Which route would you choose?

If it’s Friday, it must be France …

Cycling is a big part of European culture. I’m not talking about biking home from work or over to visit with a friend. I’m talking serious, strenuous biking over long distances that often includes steep mountain roads full of challenging switchbacks.

Certainly in France, at any time on any day, you are likely to see men or women on high-performance bikes in colorful gear heading somewhere. I’m always amazed when we are driving to some remote hilltop village (on a road we thought was a challenge to drive!) and we pass incredibly fit cyclists near the summit. We are in awe – truly!

Le Tour De France , held for three weeks every July, is one of the most famous international sporting events.  For years from the mid-1990’s, it was often referred to as the Tour De Lance as American Lance Armstrong dominated the winner’s podium, winning a record seven times! The cyclists cover 3500 kilometres or 2200 miles crossing every type of terrain imaginable. The start location changes each year but the race traditionally ends with a celebratory ride up the Champs-Élysées in Paris.

First held in 1903 as a publicity stunt, Le Tour has continued ever since with few exceptions. The 2011 race was the 98th time the race was held. Cadel Evans became the first Australian to win the title.

I love to cycle but I have to admit flatter stretches appeal more to me! Biking along a canal or through vineyards, taking in the scenery, and stopping for a delicious lunch or packing a picnic is right up my alley this summer.

Cycling is a great way to spend time as a family too. The bad news is that head injuries account for 25% of all bicycle-related accidents. Each province in Canada has its own laws about bicycle helmets as I’m sure is the case in the U.S.A. too.  Doesn’t it just make sense to always wear a helmet, obey traffic rules, and be sure your equipment is kept in good order?

Happy cycling and stay safe!

Typical of sports fans all over the world, there are always those who show their enthusiasm in unique ways. The video below spotlights some of those fans along with some humorous incidents along the route of Le Tour De France.
Footage from over the years of some of the more light-hearted moments in the competition

Vodpod videos no longer available.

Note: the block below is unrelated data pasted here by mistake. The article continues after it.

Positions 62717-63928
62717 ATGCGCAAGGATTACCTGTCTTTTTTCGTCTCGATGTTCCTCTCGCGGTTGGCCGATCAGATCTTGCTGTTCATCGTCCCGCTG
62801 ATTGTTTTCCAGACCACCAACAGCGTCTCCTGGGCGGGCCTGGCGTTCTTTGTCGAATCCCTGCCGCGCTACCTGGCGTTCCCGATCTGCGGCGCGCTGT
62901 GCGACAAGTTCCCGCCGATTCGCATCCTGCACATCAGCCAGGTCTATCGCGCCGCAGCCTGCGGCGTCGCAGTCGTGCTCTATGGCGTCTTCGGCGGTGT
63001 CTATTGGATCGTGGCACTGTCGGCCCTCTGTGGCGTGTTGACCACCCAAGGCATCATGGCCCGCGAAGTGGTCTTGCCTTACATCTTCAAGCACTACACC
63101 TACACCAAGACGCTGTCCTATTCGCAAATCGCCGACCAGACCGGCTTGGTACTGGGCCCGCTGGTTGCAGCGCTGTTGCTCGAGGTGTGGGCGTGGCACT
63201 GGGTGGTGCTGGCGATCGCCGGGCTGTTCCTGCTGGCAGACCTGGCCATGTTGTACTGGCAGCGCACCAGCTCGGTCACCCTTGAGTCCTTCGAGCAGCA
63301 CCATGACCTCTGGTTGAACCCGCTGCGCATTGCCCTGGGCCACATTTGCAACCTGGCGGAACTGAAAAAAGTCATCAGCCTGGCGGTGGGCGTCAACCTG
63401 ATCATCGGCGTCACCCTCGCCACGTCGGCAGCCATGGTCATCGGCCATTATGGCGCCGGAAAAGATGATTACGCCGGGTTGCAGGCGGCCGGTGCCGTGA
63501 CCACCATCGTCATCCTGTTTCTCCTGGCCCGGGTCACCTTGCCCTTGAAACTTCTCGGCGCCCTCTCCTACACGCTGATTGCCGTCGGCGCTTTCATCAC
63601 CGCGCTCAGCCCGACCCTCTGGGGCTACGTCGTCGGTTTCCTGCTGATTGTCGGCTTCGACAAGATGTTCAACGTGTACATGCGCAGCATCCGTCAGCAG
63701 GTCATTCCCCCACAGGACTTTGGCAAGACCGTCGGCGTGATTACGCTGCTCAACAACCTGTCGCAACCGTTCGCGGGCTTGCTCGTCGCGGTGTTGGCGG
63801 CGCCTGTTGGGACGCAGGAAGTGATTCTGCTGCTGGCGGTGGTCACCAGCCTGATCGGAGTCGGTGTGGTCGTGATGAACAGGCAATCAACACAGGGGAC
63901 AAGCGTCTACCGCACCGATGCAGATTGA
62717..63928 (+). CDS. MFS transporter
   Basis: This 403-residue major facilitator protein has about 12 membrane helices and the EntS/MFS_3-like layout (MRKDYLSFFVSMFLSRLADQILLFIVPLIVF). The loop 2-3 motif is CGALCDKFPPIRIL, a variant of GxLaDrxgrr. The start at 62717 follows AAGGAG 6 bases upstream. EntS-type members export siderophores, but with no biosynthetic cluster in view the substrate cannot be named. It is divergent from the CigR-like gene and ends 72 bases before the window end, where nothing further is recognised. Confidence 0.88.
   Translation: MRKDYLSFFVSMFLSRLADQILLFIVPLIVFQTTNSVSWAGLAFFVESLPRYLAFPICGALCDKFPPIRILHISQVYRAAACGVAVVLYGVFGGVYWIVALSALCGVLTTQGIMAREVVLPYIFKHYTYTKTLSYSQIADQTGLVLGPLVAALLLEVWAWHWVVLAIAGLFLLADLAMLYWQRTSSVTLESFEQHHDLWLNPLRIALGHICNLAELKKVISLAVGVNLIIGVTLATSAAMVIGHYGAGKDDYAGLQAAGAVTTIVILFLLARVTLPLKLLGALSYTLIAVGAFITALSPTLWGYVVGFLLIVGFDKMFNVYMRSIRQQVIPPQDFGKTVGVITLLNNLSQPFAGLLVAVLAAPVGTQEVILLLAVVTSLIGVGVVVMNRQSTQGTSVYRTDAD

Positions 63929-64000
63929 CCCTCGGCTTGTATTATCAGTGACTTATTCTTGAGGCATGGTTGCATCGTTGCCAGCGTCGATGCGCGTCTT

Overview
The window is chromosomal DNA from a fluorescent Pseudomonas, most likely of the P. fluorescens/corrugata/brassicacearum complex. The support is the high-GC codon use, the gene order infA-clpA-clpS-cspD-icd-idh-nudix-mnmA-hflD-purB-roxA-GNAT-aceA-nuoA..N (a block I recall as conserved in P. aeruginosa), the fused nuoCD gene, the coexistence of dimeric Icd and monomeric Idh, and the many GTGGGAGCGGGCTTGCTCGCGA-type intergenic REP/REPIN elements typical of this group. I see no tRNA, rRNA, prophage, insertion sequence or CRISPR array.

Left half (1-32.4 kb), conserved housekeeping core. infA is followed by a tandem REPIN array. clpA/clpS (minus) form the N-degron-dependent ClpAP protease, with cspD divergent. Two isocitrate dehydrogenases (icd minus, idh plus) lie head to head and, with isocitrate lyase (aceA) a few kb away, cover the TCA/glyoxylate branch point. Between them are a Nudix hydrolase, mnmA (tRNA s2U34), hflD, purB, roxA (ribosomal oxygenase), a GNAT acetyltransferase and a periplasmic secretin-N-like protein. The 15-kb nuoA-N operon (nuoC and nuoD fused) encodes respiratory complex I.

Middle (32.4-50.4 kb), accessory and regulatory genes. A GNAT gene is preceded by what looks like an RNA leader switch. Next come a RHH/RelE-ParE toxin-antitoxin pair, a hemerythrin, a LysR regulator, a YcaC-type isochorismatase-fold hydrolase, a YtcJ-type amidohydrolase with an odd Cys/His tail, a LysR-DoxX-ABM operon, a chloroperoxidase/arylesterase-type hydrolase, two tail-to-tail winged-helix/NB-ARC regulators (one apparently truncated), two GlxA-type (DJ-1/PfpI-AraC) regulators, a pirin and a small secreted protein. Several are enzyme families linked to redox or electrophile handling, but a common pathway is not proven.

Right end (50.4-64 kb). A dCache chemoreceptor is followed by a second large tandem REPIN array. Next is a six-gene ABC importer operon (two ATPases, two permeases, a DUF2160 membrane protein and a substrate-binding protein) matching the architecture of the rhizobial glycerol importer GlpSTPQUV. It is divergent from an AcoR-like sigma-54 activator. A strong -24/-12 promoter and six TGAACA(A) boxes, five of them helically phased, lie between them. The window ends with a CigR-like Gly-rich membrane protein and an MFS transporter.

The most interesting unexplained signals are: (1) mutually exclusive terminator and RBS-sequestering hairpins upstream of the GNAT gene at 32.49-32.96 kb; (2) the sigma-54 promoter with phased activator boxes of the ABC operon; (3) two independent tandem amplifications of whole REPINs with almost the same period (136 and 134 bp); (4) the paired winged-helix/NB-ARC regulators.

Tour de France: The funny bits – video | Sport …, posted with vodpod

Cycling up steep mountain roads isn’t for everyone though. How do you challenge yourself through sports – as a participant, a fan, or both?  Leave a comment below if you like.

You can enlarge the photos by clicking on them and clicking the highlighted words takes you to more information. Thanks for visiting my blog!


Published by patriciasands

Patricia Sands lives in Toronto, Canada when she isn't somewhere else, particularly the south of France. With a happily blended family of seven adult children and, at last count, six grandchildren, life is full and time is short. Beginning with her first Kodak Brownie camera at the age of six, she has told stories all of her life through photography. Much to her surprise a few years ago, she began to write and has now published three novels, including two that are part of a six-book series set in the south of France. Love France? Love her work! Check out her website www.patriciasandsauthor.com She is particularly drawn to the rewarding friendships of women and the challenges many embrace once their families are grown. "It's never too late to begin something new," she enthuses. "As the saying goes, just do it!"

6 thoughts on “Which route would you choose?

    1. Well, it’s a good way to see a bit of the countryside. It took me a while to figure out just what was going on in that large jumble of bikes. How they stay upright amazes me!

  1. Gosh, Patricia…

    You’ve reminded me of how long it’s been since I’ve ridden a bike! Gorgeous pictures! I live in a hilly neighborhood. I think I’d be pushing my bike more than riding it. I’d need a long flat road to start with.

    I went to a university where the number of bikes exceeded the population of the city. The only other place I’ve been that’s so bike-centric is Amsterdam. I was astounded at the number of bikes and people of all ages riding bikes…and then I noticed most people were fit and trim…hmm… 🙂

    Have a great weekend!

    1. One nice addition to most cities (I believe they have this in North America now too) are bike rental stands with a pay machine right there that takes credit cards. You can pick the bike up in one area and drop it off in another. Somebody had a good idea!

It's always good to hear to from you!

Fill in your details below or click an icon to log in:

WordPress.com Logo

You are commenting using your WordPress.com account. Log Out /  Change )

Twitter picture

You are commenting using your Twitter account. Log Out /  Change )

Facebook photo

You are commenting using your Facebook account. Log Out /  Change )

Connecting to %s

%d bloggers like this: